He is loved by Amenaide, the daughter of Argirio, a nobleman who has just achieved a truce with Orbazzano, a nobleman of another faction. He is marrying off his daughter to Orbazzano to cement the truce, but she isn't having any of it.

The plot thickens because a letter she wrote to Tancredi has fallen into the wrong hands and she is suspected of writing to the Saracen leader, an act of treason punishable by death. Although he is feeling betrayed, Tancredi engages in single combat with Orbazzano, her accuser, and saves her.

In the title role we heard mezzo-soprano Tamara Mumford, of whom we have been a fan since hearing her in a recital at the Metropolitan Museum, before we even started writing. We enjoyed her performance at The Metropolitan Opera as Smeaton and her performance at Caramoor as well. There is no denying her vocal artistry and distinctive sound. For us, the highlight of the evening was her delivery of "Di tanti palpiti". There are echoes of this melody in Wagner's Die Meistersinger.

As Amenaide, soprano Amanda Woodbury made a strong impression, handling Rossini's lavish fioritura with aplomb and conveying a sense of the character's challenging predicament. She was as splendid in her duets as in her arias.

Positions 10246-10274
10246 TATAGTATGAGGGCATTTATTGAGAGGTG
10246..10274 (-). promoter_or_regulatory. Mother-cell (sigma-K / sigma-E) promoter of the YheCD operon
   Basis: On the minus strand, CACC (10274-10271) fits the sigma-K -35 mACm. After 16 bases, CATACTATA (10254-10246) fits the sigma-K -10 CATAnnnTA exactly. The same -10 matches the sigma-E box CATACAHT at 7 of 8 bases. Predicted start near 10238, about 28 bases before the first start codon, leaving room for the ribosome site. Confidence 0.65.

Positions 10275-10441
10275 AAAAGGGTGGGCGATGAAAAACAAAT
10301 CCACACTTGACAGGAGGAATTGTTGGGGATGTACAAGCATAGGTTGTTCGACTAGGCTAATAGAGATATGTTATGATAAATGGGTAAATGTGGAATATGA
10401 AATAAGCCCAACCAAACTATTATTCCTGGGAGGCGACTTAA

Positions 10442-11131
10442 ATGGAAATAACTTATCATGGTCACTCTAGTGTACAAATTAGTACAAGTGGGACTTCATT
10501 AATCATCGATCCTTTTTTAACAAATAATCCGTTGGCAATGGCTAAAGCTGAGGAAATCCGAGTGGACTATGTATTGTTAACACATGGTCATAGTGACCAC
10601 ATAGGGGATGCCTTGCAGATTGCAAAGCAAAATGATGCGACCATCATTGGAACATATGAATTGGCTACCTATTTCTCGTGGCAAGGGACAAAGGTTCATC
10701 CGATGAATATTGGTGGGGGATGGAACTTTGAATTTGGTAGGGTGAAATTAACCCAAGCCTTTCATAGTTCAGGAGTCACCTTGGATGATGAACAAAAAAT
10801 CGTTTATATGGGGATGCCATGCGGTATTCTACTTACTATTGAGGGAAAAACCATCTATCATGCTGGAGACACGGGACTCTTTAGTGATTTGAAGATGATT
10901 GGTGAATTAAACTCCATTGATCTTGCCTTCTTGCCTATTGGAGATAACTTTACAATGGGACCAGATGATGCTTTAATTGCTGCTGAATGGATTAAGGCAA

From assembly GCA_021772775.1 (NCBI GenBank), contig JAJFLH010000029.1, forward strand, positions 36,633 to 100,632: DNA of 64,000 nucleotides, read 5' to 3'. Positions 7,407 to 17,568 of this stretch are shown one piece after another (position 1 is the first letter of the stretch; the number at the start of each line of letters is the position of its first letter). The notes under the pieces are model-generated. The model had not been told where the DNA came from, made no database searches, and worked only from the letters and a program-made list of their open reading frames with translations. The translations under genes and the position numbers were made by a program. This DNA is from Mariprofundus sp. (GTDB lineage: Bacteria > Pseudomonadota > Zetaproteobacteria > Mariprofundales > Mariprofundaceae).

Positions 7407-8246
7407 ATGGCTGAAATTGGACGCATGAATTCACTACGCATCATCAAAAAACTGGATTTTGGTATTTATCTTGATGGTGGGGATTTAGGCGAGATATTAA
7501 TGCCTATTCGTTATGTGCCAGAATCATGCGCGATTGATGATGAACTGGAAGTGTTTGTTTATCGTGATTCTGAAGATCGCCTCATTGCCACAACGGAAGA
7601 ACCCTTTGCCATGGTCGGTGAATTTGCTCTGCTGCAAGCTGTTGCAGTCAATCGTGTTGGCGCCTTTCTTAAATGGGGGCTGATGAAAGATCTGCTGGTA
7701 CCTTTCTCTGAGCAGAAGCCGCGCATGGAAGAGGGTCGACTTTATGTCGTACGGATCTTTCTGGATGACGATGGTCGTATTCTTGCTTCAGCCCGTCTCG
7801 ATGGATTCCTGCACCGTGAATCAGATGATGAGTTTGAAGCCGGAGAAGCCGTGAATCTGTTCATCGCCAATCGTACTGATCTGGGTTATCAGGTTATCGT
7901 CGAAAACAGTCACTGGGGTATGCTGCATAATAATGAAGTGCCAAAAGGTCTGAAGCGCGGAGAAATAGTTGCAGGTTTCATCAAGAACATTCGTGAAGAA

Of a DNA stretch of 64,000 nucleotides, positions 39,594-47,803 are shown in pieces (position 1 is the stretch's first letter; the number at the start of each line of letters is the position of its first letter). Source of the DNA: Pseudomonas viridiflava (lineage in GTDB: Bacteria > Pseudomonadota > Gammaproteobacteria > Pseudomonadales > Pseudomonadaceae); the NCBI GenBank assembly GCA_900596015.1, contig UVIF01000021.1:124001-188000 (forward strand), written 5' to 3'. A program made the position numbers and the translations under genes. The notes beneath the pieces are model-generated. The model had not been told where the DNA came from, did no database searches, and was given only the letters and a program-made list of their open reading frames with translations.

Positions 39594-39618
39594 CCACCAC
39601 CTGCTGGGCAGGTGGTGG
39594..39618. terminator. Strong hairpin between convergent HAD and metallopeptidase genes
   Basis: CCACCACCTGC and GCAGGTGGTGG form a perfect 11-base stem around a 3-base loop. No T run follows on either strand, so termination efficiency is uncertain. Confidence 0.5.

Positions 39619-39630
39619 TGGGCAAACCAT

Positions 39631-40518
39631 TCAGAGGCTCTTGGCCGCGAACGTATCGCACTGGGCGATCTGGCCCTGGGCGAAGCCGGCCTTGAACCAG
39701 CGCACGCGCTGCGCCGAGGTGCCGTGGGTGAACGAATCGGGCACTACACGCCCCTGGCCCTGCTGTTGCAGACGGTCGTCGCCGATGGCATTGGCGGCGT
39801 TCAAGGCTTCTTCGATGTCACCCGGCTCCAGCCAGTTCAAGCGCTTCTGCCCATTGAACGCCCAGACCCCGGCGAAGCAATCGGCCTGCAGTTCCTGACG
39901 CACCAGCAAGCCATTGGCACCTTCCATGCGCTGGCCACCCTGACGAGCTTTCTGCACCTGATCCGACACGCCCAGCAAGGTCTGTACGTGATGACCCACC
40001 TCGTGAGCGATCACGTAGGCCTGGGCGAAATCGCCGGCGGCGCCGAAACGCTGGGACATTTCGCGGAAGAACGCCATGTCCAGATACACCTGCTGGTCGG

As her father Argirio, we heard tenor Santiago Ballerini tear into Rossini's challenging vocal fireworks like a hot knife through butter. Small in stature but large in vocal gifts, this is a tenor to watch. His Act II scena beautifully expressed his ambivalence about signing his daughter's death warrant. There is something about his decrescendo that astonished us; he spun the vocal line out to the finest filament.

Bass-baritone Leo Radosavljevic, whom we well remember from Juiliiard and several vocal competition award recitals, did justice to the role of Orbazzano, making his sound burly in times of anger. He's a man who just can't believe that his intended has other intentions.

Mezzo-soprano Hannah Ludwig was excellent as Amenaide's chief support Isaura. We loved the way she stood up for her friend.  Similarly, mezzo-soprano Stephanie Sanchez excelled as Roggiero, Tancredi's esquire.

As far as semi-staged operas go, we were happy that the entire cast was "off book" (except for the excellent Teatro Nuovo Chorus) but we really missed sets and costumes. We were hoping for some projections that would suggest time and place and some simple costumes. Instead, we had a bare stage with female singers wearing gowns and male singers in dinner jackets. At the very least, we wished that the two women performing pants roles had abandoned high heels. It's one thing for Isaura to totter around the stage but Tancredi and Roggiero should have been wearing boots. It's difficult to walk like a man wearing high heels!

And that is the only quibble we have with a superb production that gave us insight into the birth of Bel Canto and an enduring ear worm of "Di tanti palpiti" which we have been singing all night.

The Bel Canto Festival will continue until August 5th and Purchase is but an hour away. Consult their website and pick something.  Pick anything! You won't be disappointed.

(c) meche kroop

No comments:

Post a Comment